In the past week, Mayor Marion Barry's order to proceed with the swearing in of 58 new firefighters and the promotion of 68 others was fulfilled. A high percentage of those hired and promoted were black. This might suggest that the city was substantively addressing the festering problem of discrimination in one of our most racially imbalanced agencies.

But don't be misled.

The department remains nearly 70 percent white, as opposed to the city's 70 percent black population. And in the long run, Barry may be concurring in the abdication of status, turf and power for black firefighters, disregarding his own government's administrative processes and placing a Band-Aid on a cancerous sore.

Last fall, the D.C. Office of Human Rights directed that a far-reaching affirmative-action plan be implemented in the department and that 60 of the next 70 firefighters hired be from minority races. In the heat of the controversy that followed, the personnel director questioned the order, and the city administrator's office scheduled a public hearing, which lasted four months and ended a few days ago. The hearing examiner promised a decision within 20 days.

But Mayor Barry decided to hire and promote firefighters without waiting for the hearing examiner's findings and recommendations, rushing in a few black firefighters, but effectively frustrating the grievance process.

The mayor's stopgap action avoids the firecracker-hot issue of framing a comprehensive plan to integrate the fire department and make it reflective of the city's workforce. It avoids an election-year confrontation with the politically strong, militant and overwhelmingly white firefighters' union, which strongly opposed the affirmative-action order.

The mayor vehemently denies playing politics with the black firefighters, who've been trying for years to get some change in the department.

"The primary mission of the fire department is to fight fires," the mayor told me in a telephone interview Thursday night.

Besides, Barry said, the hearing findings are not binding on him. They are recommendations only, he said, and the entire process could drag on for months. "I'm not going to let somebody get burned up while the process goes on," he said.

But the hearings were an important part of the city's administrative process, an integral part of the equal employment opportunity laws of the District and the nation. The examiner's decision is an important first step in changing the system in a way that will help produce an effective affirmative-action plan for years to come.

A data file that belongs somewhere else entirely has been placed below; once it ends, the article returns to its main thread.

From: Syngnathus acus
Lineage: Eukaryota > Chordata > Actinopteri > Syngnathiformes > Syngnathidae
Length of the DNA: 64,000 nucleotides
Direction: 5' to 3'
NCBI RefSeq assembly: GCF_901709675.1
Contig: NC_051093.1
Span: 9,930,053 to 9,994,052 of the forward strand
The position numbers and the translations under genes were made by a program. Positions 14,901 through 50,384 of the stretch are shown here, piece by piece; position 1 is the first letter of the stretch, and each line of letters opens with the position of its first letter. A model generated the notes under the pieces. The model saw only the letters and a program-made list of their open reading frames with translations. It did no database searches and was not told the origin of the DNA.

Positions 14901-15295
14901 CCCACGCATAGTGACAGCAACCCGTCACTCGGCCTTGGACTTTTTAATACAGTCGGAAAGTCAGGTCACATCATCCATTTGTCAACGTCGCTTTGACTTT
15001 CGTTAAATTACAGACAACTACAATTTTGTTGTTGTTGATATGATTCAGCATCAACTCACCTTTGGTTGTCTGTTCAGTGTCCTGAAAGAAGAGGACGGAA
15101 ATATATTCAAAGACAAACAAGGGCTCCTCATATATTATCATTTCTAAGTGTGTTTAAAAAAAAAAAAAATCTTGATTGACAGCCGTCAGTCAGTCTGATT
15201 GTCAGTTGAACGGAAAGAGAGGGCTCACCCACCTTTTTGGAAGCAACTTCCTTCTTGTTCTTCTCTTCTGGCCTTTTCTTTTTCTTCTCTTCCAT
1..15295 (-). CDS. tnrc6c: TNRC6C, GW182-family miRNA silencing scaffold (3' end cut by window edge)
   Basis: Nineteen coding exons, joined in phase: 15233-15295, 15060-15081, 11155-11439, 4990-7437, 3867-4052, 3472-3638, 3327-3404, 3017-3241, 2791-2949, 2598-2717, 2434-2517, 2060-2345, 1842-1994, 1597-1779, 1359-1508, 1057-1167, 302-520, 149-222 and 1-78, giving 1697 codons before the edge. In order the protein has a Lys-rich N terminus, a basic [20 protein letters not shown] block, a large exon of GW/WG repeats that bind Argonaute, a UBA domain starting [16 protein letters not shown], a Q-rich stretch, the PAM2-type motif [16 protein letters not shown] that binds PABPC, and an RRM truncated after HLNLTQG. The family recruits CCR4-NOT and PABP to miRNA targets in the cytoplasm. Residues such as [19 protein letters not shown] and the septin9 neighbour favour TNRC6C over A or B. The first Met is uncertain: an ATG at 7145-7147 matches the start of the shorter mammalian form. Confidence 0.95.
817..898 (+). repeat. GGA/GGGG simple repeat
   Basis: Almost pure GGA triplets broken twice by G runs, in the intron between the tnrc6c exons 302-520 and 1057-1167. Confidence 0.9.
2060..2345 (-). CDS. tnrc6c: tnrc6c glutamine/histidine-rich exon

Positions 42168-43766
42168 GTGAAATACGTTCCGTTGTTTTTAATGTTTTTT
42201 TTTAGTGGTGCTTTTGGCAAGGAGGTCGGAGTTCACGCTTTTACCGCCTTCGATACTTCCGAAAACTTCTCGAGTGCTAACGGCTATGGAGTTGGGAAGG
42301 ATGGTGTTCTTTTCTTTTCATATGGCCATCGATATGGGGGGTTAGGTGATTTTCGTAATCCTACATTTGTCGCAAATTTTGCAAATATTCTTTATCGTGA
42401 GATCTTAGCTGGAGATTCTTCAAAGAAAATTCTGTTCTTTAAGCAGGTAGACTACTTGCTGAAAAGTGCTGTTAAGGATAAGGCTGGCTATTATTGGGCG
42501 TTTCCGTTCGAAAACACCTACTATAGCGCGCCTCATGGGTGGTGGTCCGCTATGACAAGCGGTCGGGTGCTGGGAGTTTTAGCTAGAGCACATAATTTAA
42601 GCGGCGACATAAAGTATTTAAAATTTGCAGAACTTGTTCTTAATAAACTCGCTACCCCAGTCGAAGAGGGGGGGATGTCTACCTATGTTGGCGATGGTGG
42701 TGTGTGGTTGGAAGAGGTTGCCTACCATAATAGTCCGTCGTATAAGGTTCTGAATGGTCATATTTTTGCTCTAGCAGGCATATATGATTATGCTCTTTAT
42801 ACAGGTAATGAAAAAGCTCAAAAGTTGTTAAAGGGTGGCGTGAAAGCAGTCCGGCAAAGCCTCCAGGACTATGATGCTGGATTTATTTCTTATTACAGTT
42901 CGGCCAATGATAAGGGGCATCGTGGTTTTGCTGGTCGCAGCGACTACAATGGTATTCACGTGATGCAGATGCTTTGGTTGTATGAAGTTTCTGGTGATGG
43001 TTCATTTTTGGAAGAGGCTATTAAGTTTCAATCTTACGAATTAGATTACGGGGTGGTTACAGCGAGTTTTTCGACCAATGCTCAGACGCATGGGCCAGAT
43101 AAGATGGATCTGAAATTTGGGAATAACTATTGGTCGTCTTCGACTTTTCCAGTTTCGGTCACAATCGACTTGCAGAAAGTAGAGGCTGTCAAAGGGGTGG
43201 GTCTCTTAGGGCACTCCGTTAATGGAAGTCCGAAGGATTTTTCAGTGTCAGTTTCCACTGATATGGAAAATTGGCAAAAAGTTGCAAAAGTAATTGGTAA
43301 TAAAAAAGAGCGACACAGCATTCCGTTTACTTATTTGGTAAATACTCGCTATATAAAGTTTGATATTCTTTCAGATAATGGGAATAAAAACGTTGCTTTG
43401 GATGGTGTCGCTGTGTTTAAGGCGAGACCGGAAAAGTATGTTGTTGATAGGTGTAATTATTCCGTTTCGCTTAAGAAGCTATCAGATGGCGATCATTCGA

Why spend the taxpayers' money, why spend the firefighters' money if the results are not worth waiting to hear? If he doesn't respect his own system, what reason is there to feel he will respect the hearing officer's order?

The mayor said he intends to begin next week making changes in the system of testing and promotion. But wouldn't it have been better to let the administrative process take its course and incorporate the changes in the body of law? At the very least, he should have waited to give symbolic support to the efforts of his own agencies.

The black firefighters have contended that politics is involved. But Barry insisted in the interview, "This is not a political decision. The safety and well-being of our citizens is above politics."

But, I asked him, what about the black firefighters' assertion that his decision was an effort to avoid offending the white firefighters and risking a showdown with their allies on Capitol Hill that could result in the city's budget being tied up?

That was not the case, Barry asserted, dismissing their charge and saying, with exasperation, at one unguarded moment, "Screw the black firefighters . . . If one baby had gotten burned up or one adult died, I would have been run out of town."

It strikes me as a ridiculous position for the black mayor of a predominantly black city to be, in effect, weakening the city's affirmative-action posture. Instead, he should be leading the city's efforts to have the laws of the country obeyed.

Barry knows better, too. It was Mayor-elect Marion Barry who announced in 1978 that one of the major findings of his transition team was, "There is no vigorous across-the-board, operating affirmative-action hiring program throughout the government."

The way the mayor acted regarding the fire department seems like a compromise of principle--not tactics. And that's something I'd never expect Marion Barry to do on a civil rights issue.